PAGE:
In Search of My Idaho Sky

I woke up this morning to a gray sky, a red sun, and wondering if my neighborhood had been picked up by aliens, as I could see nothing beyond my own home. I stepped outside to retrieve the newspaper and the stench and heaviness of the air stunned me, like I was downwind from a huge campfire. I craned my neck in every direction but found no weiner roast, no hot dogs, no beer, and no marshmallows, so I lamented that the west coast was still aflame. (Of course, even if there had been a campfire, it was so smoky that I might not have been able to see it anyway.)

The air quality reading today is unhealthyfor people with underlying conditions, one of which includes being “elderly.” Don’t you hate that term? (But I guess “geezer” isn’t any better.) Apparently, the definition of elderly is somewhat nebulous, and depends entirely on the age of the definer. Either way, I think calling out “elderly” is entirely wrong because the current air quality is unhealthy for ALL people and pets (unless the pet is a fish in a tank or a pet rock). My children who are approaching AARP status are considered elderly in some circles, but other definitions insist that age is just a number and who cares what that number is? I don’t…I just don’t like to be called elderly.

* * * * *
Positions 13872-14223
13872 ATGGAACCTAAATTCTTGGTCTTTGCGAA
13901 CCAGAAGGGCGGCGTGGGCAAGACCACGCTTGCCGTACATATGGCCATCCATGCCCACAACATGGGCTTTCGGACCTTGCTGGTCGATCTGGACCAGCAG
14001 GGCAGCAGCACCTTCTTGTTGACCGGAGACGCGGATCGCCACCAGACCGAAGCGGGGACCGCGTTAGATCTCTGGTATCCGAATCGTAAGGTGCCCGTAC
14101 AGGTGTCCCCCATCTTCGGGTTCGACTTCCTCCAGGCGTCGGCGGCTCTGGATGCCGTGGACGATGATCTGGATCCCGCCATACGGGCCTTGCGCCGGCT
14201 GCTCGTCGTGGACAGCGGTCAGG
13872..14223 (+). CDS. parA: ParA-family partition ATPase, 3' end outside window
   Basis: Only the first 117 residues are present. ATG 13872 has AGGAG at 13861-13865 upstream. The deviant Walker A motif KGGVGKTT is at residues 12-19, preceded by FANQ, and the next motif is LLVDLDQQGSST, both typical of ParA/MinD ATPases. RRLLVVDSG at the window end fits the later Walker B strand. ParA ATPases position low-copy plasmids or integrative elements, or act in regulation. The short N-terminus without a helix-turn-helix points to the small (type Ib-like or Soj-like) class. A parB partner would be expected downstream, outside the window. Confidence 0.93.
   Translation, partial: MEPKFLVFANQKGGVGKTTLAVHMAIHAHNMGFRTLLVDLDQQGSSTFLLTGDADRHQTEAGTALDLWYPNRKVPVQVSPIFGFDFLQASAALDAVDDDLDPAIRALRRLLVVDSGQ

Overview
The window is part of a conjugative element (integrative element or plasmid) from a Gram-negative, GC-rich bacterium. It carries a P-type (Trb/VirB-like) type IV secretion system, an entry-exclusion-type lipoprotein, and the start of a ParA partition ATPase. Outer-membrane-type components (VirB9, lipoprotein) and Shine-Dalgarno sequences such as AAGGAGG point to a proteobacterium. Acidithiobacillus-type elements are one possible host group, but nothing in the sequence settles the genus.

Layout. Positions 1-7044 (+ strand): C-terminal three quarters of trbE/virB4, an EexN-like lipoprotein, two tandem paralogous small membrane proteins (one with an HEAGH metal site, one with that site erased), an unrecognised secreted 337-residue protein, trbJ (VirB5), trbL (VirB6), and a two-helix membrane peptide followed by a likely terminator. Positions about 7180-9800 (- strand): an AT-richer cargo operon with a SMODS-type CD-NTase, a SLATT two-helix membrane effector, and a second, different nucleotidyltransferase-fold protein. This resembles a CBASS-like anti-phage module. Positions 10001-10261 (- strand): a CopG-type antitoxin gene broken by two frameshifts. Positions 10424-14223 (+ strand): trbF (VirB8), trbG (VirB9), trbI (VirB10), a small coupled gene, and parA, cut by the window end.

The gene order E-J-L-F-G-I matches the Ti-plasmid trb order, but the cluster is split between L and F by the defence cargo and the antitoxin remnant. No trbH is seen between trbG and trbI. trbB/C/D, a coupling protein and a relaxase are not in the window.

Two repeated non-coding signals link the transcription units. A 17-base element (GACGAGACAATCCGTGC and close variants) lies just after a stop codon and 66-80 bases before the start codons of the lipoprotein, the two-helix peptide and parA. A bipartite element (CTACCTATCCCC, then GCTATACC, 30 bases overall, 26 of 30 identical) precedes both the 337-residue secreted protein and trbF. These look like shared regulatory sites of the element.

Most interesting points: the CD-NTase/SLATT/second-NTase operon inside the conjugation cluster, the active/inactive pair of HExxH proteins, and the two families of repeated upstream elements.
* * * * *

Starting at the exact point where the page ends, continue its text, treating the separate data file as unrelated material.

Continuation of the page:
The smoke and poor air quality are wearing on me and probably on you and I’ll be glad for them to go away. But since I’m in Idaho, it’s not as bad as in California, Oregon, and Washington, where flames are destroying forests and houses and people. I have been blessed and spoiled by mostly beautiful, smog and haze-free Idaho days nearly all of the time. But at the moment, I am longing for bright blue skies, puffy white clouds, and a dazzling yellow sun. Don’t get me wrong, the orange glow on the sun is spectacular, until I remember how it got that way.

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